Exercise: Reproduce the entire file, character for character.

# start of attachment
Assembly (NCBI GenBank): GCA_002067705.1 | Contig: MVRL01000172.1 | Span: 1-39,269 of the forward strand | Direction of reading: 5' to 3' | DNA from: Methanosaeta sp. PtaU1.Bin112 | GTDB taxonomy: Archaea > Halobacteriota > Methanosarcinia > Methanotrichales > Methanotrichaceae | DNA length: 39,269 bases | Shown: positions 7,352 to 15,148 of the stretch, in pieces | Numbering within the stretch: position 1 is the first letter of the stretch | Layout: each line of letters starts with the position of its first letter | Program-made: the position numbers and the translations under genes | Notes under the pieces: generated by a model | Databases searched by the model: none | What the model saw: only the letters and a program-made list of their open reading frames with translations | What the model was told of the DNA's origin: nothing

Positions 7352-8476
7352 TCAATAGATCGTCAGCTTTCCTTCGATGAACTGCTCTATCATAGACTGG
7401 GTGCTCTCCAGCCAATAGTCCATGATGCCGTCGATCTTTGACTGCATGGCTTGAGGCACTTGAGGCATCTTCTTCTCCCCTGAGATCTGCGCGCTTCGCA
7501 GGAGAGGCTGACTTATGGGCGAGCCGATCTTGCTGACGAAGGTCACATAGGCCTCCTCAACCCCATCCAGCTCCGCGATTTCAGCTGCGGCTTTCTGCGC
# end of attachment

Assembly (NCBI GenBank): GCA_002067705.1 | Contig: MVRL01000172.1 | Span: 1-39,269 of the forward strand | Direction of reading: 5' to 3' | DNA from: Methanosaeta sp. PtaU1.Bin112 | GTDB taxonomy: Archaea > Halobacteriota > Methanosarcinia > Methanotrichales > Methanotrichaceae | DNA length: 39,269 bases | Shown: positions 7,352 to 15,148 of the stretch, in pieces | Numbering within the stretch: position 1 is the first letter of the stretch | Layout: each line of letters starts with the position of its first letter | Program-made: the position numbers and the translations under genes | Notes under the pieces: generated by a model | Databases searched by the model: none | What the model saw: only the letters and a program-made list of their open reading frames with translations | What the model was told of the DNA's origin: nothing

Positions 7352-8476
7352 TCAATAGATCGTCAGCTTTCCTTCGATGAACTGCTCTATCATAGACTGG
7401 GTGCTCTCCAGCCAATAGTCCATGATGCCGTCGATCTTTGACTGCATGGCTTGAGGCACTTGAGGCATCTTCTTCTCCCCTGAGATCTGCGCGCTTCGCA
7501 GGAGAGGCTGACTTATGGGCGAGCCGATCTTGCTGACGAAGGTCACATAGGCCTCCTCAACCCCATCCAGCTCCGCGATTTCAGCTGCGGCTTTCTGCGC